John Sloan

Thorne Smith

David Tosh Smith

Robert A. Smith

Charles Somerville

Vincent Starrett

Vilhjalmur Stefansson

Donald Ogden Stewart

Gordon Stiles

Emily Strunsky

Genevieve Taggard

Gardner Teall

Sara Teasdale

Lloyd M. Thomas

Basil Thompson

Paul Thompson

Helen Thurlow

Adolph Treidler

Peter Underhill

Harvey P. Vaughn

Walter Vodges

C. A. Voight

Mary Heaton Vorse

Webb Waldron

J. Leeming Walker

Foster Ware

John V. A. Weaver

Luther E. Widen

Edward Arthur Wilson

Lily Winner

Robert L. Wolf

Cuthbert Wright

Zorach

Theodore F. Zucker

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THE DOOR
Location on door: front, panel 2
CONNECTIONS

Artists

Cartoonists

Critics

Fiction Writers

Film

FOM

Humorists

Illustrators

Journalists

Playwrights

Poets

Screenwriters

Teachers

Theater

Three Hours for Lunch Club

Travel Writers

DON MARQUIS

The humorist, journalist, novelist and playwright Don Marquis (1878-1937) was friends with many visitors to Frank Shay's bookshop; this may be why he signed the door twice, once on the front and once on the back. Born in Illinois, Marquis worked for newspapers in several cities before reaching New York in 1909. In 1912 he began work at the Evening Sun and achieved his dream of becoming a daily newspaper columnist. In 1916, he began writing columns in the voice of his most enduring character, a free-verse poet reincarnated as a cockroach named Archy. Among his other characters were Hermione, a ditzy bohemian in Greenwich Village and The Old Soak, a cheerful drunk suffering through Prohibition. In 1922, Marquis left the Sun for the New York Tribune, and continued in the newspaper business for a few more years. Marquis's combination of light humor, sharp social critique, and linguistic acrobatics made him very popular in his day and widely admired by his literary contemporaries.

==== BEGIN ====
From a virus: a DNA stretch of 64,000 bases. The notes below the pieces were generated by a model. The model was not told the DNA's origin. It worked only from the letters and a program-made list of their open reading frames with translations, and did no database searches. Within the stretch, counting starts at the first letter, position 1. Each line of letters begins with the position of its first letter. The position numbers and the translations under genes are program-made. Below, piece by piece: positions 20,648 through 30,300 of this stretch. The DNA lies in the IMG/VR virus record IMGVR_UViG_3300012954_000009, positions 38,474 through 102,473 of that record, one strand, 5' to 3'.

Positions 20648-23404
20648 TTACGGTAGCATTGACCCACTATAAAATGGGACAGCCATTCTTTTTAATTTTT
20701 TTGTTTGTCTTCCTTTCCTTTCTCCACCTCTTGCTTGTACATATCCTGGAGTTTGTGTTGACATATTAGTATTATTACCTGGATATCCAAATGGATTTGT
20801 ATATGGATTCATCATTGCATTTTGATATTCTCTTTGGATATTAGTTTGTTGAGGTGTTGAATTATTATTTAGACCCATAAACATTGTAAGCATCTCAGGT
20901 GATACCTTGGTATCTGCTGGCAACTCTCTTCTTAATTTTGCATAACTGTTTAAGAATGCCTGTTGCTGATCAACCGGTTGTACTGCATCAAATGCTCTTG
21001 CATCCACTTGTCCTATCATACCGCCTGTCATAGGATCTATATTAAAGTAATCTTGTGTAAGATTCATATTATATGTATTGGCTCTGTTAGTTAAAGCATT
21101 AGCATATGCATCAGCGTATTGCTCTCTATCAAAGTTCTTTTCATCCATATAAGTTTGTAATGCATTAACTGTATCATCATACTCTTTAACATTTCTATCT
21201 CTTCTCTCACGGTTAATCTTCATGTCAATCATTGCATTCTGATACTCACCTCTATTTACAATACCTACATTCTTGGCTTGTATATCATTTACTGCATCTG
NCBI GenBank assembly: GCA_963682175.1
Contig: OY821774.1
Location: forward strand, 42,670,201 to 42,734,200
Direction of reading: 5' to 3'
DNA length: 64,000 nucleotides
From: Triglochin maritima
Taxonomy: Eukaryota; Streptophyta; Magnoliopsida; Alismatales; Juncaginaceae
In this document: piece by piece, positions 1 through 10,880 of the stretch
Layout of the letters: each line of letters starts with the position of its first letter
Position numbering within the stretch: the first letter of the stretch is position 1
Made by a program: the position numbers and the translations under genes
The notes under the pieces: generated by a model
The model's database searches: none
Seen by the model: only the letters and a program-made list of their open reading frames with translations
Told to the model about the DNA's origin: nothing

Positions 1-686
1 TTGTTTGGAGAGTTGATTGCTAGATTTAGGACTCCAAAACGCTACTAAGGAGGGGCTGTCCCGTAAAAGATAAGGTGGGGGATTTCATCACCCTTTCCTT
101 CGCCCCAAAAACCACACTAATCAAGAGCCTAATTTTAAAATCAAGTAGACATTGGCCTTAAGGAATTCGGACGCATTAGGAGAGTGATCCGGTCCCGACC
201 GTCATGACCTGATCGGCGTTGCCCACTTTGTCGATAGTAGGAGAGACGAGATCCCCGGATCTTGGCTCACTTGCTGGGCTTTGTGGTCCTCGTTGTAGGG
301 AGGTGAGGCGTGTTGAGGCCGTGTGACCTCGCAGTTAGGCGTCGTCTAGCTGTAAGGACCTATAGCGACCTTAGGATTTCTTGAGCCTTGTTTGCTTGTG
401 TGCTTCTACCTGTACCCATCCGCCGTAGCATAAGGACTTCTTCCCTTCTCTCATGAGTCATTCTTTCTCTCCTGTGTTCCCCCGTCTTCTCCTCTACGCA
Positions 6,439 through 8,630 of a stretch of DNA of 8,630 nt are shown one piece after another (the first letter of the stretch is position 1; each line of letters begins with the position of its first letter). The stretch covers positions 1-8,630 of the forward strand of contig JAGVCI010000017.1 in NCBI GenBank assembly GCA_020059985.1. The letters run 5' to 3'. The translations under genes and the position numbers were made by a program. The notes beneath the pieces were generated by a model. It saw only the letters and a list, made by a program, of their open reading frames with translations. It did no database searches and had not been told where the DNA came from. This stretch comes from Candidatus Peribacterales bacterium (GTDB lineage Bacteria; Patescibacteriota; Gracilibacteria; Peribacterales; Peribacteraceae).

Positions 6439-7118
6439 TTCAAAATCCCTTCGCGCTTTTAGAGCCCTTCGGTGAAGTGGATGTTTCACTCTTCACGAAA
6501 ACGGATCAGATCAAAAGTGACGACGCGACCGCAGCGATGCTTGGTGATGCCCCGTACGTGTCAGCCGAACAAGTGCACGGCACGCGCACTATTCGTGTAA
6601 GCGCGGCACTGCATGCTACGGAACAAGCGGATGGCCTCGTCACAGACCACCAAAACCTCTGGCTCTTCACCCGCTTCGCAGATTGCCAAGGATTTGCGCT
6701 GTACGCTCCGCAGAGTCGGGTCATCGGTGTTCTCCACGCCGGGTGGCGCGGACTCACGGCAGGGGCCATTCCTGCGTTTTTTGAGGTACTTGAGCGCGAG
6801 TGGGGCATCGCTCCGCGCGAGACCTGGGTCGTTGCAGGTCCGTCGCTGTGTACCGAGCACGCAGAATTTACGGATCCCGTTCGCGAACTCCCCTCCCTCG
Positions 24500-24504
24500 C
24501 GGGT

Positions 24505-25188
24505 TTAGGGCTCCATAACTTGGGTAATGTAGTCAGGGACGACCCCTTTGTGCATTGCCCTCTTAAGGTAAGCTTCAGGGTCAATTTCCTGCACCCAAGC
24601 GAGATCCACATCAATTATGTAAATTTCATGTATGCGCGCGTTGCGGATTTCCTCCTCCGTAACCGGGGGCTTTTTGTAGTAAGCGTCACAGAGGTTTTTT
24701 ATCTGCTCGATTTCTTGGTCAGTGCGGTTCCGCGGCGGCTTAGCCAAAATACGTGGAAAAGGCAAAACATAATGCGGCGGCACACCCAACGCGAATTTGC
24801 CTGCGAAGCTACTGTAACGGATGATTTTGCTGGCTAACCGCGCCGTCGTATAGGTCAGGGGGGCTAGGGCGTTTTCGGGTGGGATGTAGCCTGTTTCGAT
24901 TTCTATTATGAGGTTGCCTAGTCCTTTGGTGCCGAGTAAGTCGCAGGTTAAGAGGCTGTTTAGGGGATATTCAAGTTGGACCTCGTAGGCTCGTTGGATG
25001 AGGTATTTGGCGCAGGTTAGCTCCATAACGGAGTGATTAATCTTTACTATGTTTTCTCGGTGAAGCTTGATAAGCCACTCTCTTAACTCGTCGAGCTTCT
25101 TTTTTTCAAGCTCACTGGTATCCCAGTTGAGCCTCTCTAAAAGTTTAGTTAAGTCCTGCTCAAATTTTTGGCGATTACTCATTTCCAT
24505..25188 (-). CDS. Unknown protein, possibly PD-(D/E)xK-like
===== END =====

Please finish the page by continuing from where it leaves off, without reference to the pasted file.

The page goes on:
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    Creator: Marquis, Don, 1878-1937

    Title: archy's life of mehitabel

    Description: With typed inscription by archy, tipped in, and written inscription by Don Marquis

    Imprint: New York: Doubleday, Doran, 1933

    Item Date: 1933

    Material Type: Monographs


    Curatorial Department: Book Collection

    Collection Name: Library of Christopher Morley

    Stack Location: PS 3525 A67 A87 1933 MOR

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Don Marquis's and Archy's inscriptions to Christopher Morley in a copy of Don Marquis's The Life and Times of Archy and Mehitabel (New York: Doubleday, Doran, 1933)

Archy's earnest lower-case, free-verse poems, composed as he jumped from key to key on Marquis's typewriter late at night, are the venue for Marquis's incisive critiques of the excesses of experimental poetry and contemporary culture more generally. Many of the columns tell of Archy's time spent with his alley-cat friend Mehitabel, who claimed that she was reincarnated from Cleopatra.  The inscriptions in this book, one of several collections of Archy columns, symbolize the deep and long-lasting friendship between Marquis and Morley. As far as we know, this is the only book at the Ransom Center inscribed by an insect.